Wearing a beard could be subject to tax in Kazakhstan

Wednesday, February 7, 2018

Kazakhstan is serious about fighting religious radicalism - the government has decided to tighten the law overseeing religious practices in the country including wearing a beard, wearing hijab or covering of the face.

The reason behind the move is simple - to prevent the the rise of religious radicalism in the country in this critical period of history when thousands of Islamists start returning home from Syria.

President of Kazakhstan Nursultan Nazarbayev believes that the issue must be dealt with before it gets out of hand.

The draft law is now submitted to the parliament for study. The proposal would regulate what facial hair could be worn by men including the length and other characteristics of the beard. The draft law would also regulate outfits for women.

The minister for religious affairs has reassured everyone that not all beards would be banned - only those that symbolize destructive religious currents. For example, if someone is an atheist, he can wear a beard without repercussions.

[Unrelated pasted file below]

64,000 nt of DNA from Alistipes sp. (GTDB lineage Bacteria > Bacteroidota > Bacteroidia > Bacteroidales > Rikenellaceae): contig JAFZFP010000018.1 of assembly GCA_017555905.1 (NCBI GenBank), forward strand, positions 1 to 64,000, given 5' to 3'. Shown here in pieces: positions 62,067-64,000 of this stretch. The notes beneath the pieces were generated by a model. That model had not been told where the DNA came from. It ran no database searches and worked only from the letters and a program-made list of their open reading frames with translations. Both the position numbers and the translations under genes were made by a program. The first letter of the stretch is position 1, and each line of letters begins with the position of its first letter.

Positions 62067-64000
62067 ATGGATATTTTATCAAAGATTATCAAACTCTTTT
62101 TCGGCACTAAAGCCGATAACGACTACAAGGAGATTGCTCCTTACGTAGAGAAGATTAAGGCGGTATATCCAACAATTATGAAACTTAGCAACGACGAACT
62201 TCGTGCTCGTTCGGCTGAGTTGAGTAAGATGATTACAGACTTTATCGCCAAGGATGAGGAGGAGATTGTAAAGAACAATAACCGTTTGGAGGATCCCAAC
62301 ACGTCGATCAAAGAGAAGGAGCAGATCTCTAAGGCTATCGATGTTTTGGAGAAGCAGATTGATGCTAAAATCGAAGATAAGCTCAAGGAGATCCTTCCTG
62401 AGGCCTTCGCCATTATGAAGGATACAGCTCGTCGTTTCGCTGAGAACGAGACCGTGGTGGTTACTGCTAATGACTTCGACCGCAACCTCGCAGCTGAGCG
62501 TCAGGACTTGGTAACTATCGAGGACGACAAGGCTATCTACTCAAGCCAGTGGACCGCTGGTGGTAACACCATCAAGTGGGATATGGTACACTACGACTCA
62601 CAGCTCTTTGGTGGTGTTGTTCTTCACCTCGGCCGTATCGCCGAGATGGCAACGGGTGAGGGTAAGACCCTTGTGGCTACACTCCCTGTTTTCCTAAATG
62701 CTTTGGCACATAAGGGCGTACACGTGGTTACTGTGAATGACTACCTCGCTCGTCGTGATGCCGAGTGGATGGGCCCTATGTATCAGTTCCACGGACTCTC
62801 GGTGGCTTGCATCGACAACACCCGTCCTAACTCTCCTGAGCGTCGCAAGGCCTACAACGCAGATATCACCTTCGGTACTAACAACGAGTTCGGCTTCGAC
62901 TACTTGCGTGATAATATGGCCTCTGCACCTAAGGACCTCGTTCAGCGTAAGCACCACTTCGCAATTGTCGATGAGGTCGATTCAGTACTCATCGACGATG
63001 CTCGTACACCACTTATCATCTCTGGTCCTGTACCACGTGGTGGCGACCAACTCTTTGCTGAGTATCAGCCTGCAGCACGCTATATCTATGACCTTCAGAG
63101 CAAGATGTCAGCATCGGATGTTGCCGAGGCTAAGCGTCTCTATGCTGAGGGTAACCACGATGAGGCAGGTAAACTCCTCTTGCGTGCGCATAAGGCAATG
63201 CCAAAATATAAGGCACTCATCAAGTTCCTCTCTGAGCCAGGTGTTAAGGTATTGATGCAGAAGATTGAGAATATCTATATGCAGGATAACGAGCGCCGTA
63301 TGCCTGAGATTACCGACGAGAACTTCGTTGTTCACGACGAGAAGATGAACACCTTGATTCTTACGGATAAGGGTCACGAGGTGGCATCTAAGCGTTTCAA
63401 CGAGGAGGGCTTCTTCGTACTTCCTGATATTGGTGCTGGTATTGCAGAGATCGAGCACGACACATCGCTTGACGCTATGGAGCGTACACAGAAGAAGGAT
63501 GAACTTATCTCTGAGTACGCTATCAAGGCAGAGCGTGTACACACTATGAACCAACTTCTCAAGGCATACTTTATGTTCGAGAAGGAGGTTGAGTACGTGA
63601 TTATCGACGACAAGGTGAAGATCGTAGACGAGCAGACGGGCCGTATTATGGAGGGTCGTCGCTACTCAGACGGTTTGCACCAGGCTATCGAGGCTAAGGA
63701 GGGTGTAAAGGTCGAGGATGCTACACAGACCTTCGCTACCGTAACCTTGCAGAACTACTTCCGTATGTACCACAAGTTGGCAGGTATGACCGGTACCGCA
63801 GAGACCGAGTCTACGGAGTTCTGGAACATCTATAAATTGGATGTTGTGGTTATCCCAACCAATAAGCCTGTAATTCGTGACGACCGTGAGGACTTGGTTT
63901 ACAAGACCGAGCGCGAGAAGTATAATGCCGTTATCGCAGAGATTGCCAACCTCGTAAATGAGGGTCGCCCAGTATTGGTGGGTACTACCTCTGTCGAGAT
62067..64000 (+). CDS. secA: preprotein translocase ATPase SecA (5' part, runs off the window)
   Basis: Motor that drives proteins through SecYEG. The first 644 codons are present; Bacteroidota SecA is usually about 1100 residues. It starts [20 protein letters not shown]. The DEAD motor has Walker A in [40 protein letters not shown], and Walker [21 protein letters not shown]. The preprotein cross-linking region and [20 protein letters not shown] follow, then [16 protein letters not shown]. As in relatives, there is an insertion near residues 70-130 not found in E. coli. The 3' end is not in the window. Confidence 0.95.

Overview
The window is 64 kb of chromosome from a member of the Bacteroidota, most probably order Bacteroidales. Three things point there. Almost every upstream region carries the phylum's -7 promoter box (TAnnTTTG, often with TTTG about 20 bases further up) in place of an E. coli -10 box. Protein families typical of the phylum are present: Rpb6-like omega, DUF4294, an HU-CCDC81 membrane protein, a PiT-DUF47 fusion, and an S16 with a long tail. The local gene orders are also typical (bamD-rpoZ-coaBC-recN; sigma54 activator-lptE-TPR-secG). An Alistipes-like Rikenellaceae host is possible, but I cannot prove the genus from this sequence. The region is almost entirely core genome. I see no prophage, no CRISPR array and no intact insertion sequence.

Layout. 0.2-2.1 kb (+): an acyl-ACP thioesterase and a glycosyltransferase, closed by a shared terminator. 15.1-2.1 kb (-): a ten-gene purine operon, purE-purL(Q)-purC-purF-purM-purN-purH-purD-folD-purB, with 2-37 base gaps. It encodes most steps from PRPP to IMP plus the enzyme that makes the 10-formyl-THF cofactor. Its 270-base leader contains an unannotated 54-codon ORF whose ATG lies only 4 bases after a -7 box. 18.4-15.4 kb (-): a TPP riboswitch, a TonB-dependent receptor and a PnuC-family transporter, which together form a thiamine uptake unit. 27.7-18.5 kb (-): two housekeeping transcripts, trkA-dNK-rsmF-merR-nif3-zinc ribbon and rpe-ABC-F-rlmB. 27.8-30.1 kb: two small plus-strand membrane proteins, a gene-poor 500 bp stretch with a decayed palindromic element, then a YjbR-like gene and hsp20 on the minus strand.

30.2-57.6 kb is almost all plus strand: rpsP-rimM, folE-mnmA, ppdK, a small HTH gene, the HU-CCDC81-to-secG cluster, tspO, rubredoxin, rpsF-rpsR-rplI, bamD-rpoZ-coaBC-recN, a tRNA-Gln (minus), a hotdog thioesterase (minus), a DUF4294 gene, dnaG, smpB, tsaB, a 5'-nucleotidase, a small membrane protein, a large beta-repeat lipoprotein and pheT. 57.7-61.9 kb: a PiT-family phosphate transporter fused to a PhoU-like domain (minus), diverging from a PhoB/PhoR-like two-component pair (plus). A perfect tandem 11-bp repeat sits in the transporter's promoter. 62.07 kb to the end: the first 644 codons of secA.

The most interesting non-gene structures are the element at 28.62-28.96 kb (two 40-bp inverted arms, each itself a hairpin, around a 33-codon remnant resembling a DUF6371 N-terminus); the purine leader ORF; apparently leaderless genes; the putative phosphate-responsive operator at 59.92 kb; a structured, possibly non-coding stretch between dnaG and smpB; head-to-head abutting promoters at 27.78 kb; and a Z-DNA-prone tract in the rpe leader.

Likewise, in certain occasions, such as during sporting events, or under harsh weather conditions, covering of the face will be allowed.

The new dress code will affect foreigners as well; those who enjoy diplomatic status however, could be exempted from the law.

The head of Kazakhstan met with the country's religious leaders before the draft resolution was introduced in parliament; religious authorities suggested that wearing a beard should be subjected to tax; if the law will be passed by the parliament, individuals wearing a beard can pay up to $ 1,500 per year, depending on the length and density of their facial hair.

The religious council had previously supported the preservation of the secular nature of the education system strictly forbidding students from wearing hijab in schools. Religious regulations clearly state that minors are not required by Islamic law to wear a shawl.

But the draft resolution allows the wear of hijab in religious private schools.

The draft law includes other restrictions as well. For example, it forbids minors under the age of 16 to attend religious events - they can attend those events only if accompanied by a parent.

The draft law also clearly states that only government can issue marriage and divorce certificates. This regulation would prevent a man to marry someone or break up the marriage according to his liking.

( - edited by


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